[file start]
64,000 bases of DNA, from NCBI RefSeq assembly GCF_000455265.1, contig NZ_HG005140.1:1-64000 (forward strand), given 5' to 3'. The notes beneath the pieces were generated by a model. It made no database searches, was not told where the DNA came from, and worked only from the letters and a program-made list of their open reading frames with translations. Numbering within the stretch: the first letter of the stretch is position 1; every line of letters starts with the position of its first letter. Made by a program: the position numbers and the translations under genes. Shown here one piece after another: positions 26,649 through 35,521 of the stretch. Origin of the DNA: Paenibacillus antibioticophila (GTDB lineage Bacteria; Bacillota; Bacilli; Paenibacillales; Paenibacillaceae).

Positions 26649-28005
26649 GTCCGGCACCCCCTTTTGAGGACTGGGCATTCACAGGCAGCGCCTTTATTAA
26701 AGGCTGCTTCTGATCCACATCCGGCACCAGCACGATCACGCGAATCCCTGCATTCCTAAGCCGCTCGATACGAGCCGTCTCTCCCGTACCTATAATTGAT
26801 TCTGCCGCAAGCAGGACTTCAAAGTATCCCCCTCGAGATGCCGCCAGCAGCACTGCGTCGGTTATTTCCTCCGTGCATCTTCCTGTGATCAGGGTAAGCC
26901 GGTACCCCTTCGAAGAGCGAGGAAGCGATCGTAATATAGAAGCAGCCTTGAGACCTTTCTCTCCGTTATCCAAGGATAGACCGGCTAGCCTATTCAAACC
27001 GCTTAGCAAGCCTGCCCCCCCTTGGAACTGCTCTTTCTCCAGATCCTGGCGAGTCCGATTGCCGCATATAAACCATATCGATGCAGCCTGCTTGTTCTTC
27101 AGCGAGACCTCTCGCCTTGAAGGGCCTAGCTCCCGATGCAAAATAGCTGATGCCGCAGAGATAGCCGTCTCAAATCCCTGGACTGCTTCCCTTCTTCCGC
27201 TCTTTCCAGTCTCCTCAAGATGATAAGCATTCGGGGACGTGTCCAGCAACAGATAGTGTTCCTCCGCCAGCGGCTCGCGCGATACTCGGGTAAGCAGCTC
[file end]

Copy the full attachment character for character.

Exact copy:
64,000 bases of DNA, from NCBI RefSeq assembly GCF_000455265.1, contig NZ_HG005140.1:1-64000 (forward strand), given 5' to 3'. The notes beneath the pieces were generated by a model. It made no database searches, was not told where the DNA came from, and worked only from the letters and a program-made list of their open reading frames with translations. Numbering within the stretch: the first letter of the stretch is position 1; every line of letters starts with the position of its first letter. Made by a program: the position numbers and the translations under genes. Shown here one piece after another: positions 26,649 through 35,521 of the stretch. Origin of the DNA: Paenibacillus antibioticophila (GTDB lineage Bacteria; Bacillota; Bacilli; Paenibacillales; Paenibacillaceae).

Positions 26649-28005
26649 GTCCGGCACCCCCTTTTGAGGACTGGGCATTCACAGGCAGCGCCTTTATTAA
26701 AGGCTGCTTCTGATCCACATCCGGCACCAGCACGATCACGCGAATCCCTGCATTCCTAAGCCGCTCGATACGAGCCGTCTCTCCCGTACCTATAATTGAT
26801 TCTGCCGCAAGCAGGACTTCAAAGTATCCCCCTCGAGATGCCGCCAGCAGCACTGCGTCGGTTATTTCCTCCGTGCATCTTCCTGTGATCAGGGTAAGCC
26901 GGTACCCCTTCGAAGAGCGAGGAAGCGATCGTAATATAGAAGCAGCCTTGAGACCTTTCTCTCCGTTATCCAAGGATAGACCGGCTAGCCTATTCAAACC
27001 GCTTAGCAAGCCTGCCCCCCCTTGGAACTGCTCTTTCTCCAGATCCTGGCGAGTCCGATTGCCGCATATAAACCATATCGATGCAGCCTGCTTGTTCTTC
27101 AGCGAGACCTCTCGCCTTGAAGGGCCTAGCTCCCGATGCAAAATAGCTGATGCCGCAGAGATAGCCGTCTCAAATCCCTGGACTGCTTCCCTTCTTCCGC
27201 TCTTTCCAGTCTCCTCAAGATGATAAGCATTCGGGGACGTGTCCAGCAACAGATAGTGTTCCTCCGCCAGCGGCTCGCGCGATACTCGGGTAAGCAGCTC